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The effect of experience, slope and club selection on human kinematic variability and performance outcomes in golf

About This PhD Project

Project Description

To determine the effect of task constraints on the variability in technique and performance outcomes in golf.

Golf demands consistent performance, so understanding how various task constraints (e.g. club selection and slope) affect technique and shot outcomes is of interest. Golf courses are designed to incorporate natural features such as slopes to make the course more challenging. Previous golf studies typically take place in controlled laboratories with shots taken into a net from a flat surface whilst kinematic and kinetic data are collected. However, a game of golf is more than likely to include uneven ground, requiring shots to be played from an uphill/downhill, side hill or a combination of slopes. Understanding how novice and expert golfers respond to such task constraints merits investigation.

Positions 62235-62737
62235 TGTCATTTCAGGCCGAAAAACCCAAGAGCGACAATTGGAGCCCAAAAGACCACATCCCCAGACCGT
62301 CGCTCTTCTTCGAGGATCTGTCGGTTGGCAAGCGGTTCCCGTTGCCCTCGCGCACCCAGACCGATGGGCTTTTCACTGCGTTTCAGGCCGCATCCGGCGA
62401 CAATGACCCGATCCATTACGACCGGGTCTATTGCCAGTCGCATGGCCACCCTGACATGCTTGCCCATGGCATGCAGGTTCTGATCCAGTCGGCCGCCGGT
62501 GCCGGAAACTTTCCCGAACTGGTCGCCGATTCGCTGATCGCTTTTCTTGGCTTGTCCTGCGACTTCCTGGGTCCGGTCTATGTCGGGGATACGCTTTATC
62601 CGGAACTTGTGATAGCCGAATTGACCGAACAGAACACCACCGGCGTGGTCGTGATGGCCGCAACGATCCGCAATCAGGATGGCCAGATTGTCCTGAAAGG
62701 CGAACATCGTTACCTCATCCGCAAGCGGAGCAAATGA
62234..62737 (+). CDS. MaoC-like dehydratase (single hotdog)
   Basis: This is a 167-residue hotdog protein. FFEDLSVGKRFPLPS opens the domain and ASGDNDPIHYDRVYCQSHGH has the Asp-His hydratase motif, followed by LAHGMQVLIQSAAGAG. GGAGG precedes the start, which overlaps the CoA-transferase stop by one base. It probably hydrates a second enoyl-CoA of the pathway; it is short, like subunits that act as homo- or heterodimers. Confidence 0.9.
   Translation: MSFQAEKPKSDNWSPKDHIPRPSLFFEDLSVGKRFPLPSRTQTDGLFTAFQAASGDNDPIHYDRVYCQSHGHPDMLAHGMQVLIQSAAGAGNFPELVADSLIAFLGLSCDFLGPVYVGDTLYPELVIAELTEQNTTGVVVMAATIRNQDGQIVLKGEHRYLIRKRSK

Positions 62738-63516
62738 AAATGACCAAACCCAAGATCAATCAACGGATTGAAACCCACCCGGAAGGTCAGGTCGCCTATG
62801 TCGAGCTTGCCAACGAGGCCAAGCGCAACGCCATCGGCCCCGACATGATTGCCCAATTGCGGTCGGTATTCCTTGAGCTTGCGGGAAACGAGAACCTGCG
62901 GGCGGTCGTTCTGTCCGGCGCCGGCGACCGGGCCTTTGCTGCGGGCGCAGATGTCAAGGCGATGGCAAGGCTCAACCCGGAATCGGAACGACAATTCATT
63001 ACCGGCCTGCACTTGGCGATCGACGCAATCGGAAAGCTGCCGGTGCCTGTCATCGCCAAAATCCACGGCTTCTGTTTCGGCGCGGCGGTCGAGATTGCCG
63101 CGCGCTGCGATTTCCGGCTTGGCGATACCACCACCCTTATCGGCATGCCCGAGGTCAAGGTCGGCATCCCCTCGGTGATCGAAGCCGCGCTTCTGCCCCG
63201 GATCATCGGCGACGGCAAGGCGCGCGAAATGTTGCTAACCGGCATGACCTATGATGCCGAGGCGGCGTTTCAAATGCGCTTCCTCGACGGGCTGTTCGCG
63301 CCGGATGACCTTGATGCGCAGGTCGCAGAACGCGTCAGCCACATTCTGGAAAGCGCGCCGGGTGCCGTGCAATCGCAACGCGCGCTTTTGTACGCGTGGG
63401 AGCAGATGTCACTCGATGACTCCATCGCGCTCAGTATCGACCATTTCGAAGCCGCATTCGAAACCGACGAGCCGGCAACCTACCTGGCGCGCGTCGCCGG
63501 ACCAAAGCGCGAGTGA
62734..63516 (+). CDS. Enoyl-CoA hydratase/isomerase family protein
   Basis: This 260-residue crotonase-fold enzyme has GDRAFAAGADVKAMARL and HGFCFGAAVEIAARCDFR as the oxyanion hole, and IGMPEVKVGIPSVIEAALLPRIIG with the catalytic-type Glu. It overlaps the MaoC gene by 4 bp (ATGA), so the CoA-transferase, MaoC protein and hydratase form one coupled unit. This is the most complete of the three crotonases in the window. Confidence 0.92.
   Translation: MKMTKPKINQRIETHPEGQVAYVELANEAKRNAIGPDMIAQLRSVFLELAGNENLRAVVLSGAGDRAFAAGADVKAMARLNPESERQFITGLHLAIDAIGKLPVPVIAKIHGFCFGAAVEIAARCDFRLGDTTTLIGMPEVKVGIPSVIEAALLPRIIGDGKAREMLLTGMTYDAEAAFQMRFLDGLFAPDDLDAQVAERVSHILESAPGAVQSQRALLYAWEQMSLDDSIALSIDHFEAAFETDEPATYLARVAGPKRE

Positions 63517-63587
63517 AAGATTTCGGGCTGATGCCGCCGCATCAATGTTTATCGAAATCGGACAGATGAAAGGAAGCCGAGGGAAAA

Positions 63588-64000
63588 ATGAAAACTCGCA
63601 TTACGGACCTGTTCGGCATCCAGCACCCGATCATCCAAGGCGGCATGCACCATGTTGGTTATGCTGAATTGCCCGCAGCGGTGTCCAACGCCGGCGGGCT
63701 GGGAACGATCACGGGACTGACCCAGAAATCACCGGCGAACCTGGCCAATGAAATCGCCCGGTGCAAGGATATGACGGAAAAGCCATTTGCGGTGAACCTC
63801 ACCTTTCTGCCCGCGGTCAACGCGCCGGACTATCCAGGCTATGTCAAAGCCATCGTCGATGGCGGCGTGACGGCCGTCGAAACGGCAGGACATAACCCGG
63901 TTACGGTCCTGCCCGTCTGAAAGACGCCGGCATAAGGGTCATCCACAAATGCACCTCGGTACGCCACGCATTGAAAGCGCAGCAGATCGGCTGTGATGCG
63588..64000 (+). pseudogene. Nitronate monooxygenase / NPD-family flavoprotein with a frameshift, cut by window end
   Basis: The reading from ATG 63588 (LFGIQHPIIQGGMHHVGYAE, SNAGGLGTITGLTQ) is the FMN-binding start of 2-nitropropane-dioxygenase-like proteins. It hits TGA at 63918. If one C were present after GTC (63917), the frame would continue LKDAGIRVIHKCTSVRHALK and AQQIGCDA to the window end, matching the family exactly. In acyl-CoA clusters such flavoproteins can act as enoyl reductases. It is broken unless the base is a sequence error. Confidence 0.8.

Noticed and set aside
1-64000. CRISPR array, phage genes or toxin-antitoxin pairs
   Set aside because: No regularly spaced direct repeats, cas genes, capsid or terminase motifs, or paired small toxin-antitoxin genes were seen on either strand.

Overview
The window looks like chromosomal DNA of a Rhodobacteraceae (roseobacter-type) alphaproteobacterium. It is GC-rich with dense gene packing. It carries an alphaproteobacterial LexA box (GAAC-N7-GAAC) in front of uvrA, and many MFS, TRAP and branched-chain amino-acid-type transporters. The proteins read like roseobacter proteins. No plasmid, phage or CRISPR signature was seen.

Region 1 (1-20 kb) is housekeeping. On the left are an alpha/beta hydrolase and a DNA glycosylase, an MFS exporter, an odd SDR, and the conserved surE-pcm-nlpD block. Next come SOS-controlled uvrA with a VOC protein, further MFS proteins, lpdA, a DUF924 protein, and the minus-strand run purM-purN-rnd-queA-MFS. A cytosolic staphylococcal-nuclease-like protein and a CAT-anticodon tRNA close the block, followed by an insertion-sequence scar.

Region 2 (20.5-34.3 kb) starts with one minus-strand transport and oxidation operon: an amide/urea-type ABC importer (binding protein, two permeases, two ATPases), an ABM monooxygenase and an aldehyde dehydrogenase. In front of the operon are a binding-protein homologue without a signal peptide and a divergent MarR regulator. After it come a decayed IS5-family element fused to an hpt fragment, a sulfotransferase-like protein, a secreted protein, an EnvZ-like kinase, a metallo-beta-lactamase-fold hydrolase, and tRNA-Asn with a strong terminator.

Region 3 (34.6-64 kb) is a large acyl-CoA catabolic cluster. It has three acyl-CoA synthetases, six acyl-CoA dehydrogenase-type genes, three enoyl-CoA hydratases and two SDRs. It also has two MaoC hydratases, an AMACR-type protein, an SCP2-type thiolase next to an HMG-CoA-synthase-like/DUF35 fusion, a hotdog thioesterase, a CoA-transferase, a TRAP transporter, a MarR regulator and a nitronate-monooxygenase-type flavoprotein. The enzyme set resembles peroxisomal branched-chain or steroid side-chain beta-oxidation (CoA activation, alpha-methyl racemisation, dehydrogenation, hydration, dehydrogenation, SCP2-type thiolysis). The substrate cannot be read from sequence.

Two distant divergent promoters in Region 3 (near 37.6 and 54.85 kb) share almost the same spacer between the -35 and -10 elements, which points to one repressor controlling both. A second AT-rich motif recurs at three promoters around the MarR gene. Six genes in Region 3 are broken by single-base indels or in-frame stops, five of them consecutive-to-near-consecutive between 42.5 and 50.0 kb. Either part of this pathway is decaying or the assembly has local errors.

The project will use a combination of kinematic (motion capture) and kinetic (force plates) data collection in conjunction with a Motek CAREN (Computer Assisted Rehabilitation ENvironment) system to create the environmental changes. The effect of expertise, club selection and slope on such measures as swing path, swing plane and alignment can then be determined. How the kinematics (technique) serve to reduce/create movement variability under the various conditions can then be assessed, e.g. under which conditions are the technique and shot outcomes more variable and what is the source of the variability. In addition, it is envisaged that eye/gaze tracking will be used to determine perceptual differences created by the changing task constraints.

Entry requirements

Applicants should have, or expect to achieve, at least a 2:1 Honours degree (or equivalent) in Sport Science, but with a strong background in either Biomechanics or Motor Control.

A relevant Master's degree and / or experience in one or more of the following will be an advantage: Biomechanics, Motor Control, Motion analysis, Mathematics

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